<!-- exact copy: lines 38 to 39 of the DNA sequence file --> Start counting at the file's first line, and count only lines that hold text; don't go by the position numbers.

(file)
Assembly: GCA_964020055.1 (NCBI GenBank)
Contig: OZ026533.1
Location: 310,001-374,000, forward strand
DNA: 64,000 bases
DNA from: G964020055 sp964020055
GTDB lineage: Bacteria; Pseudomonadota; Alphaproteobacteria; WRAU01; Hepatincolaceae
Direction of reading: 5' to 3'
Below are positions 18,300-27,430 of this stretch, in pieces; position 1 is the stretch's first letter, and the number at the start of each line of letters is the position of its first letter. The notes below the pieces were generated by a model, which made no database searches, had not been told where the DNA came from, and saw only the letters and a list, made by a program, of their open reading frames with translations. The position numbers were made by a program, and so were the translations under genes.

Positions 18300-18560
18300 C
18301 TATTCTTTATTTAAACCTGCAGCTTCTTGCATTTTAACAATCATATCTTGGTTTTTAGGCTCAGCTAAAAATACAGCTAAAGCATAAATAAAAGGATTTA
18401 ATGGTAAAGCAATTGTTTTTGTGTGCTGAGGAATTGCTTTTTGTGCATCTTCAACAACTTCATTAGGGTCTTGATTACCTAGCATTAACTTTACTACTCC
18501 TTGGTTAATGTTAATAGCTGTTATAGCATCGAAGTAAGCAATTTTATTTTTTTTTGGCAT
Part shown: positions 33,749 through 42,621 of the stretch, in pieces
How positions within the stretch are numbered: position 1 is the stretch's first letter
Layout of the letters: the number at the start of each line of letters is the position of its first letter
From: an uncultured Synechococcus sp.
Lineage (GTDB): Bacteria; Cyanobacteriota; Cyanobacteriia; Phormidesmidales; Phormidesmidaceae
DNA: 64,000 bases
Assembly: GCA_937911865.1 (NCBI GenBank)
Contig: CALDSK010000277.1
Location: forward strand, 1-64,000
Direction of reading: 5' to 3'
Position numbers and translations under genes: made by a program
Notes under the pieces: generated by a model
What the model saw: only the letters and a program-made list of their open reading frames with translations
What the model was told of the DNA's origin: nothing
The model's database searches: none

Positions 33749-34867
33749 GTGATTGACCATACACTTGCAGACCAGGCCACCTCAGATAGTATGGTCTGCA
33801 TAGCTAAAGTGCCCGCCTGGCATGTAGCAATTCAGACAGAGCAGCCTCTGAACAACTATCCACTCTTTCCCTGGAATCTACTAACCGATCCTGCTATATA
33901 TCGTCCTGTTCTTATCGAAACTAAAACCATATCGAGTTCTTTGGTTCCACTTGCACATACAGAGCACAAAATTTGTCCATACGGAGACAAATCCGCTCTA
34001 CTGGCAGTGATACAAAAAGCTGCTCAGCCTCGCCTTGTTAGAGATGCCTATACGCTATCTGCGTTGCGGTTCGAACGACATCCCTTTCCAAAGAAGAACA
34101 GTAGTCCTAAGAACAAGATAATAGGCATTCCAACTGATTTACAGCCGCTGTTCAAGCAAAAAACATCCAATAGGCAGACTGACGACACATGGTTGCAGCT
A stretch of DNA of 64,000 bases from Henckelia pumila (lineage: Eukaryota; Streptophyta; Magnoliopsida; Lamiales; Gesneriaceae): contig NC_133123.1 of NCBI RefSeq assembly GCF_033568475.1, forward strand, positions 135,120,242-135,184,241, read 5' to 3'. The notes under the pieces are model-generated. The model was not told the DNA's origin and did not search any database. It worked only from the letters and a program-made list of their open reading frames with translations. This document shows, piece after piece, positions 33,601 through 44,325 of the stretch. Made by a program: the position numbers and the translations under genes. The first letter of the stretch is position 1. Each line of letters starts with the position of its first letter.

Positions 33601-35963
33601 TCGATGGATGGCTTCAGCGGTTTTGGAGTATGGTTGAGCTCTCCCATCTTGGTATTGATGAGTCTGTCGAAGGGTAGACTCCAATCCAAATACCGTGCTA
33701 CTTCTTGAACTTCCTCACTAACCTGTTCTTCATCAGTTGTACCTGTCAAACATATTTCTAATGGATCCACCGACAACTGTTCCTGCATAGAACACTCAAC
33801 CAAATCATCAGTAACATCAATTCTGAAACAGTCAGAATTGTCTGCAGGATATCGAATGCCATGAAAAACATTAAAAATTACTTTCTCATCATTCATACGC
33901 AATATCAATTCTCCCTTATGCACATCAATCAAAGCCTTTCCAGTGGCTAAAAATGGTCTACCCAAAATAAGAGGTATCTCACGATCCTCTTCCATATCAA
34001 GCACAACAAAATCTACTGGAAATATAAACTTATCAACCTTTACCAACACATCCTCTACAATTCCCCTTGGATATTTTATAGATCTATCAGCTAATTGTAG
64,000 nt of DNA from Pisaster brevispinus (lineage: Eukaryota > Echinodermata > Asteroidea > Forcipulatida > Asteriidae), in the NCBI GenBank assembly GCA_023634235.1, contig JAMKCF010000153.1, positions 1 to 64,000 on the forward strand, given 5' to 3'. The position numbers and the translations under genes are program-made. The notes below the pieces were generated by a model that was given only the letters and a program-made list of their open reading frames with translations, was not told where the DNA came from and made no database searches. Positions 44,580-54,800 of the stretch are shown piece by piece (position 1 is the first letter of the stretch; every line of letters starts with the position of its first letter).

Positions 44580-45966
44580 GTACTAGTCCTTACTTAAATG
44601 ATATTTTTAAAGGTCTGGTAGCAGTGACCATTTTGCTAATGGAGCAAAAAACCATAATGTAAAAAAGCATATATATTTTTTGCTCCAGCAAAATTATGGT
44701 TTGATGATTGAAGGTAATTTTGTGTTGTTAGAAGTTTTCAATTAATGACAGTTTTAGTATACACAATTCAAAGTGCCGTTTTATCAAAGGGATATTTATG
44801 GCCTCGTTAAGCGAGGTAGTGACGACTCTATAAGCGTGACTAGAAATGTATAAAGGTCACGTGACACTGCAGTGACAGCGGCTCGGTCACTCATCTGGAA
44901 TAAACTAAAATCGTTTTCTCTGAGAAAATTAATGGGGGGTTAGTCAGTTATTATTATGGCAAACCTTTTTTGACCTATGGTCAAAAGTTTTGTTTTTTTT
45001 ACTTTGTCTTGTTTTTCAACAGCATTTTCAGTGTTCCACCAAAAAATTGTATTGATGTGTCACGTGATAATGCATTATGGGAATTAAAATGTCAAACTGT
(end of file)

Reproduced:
33701 CTTCTTGAACTTCCTCACTAACCTGTTCTTCATCAGTTGTACCTGTCAAACATATTTCTAATGGATCCACCGACAACTGTTCCTGCATAGAACACTCAAC
33801 CAAATCATCAGTAACATCAATTCTGAAACAGTCAGAATTGTCTGCAGGATATCGAATGCCATGAAAAACATTAAAAATTACTTTCTCATCATTCATACGC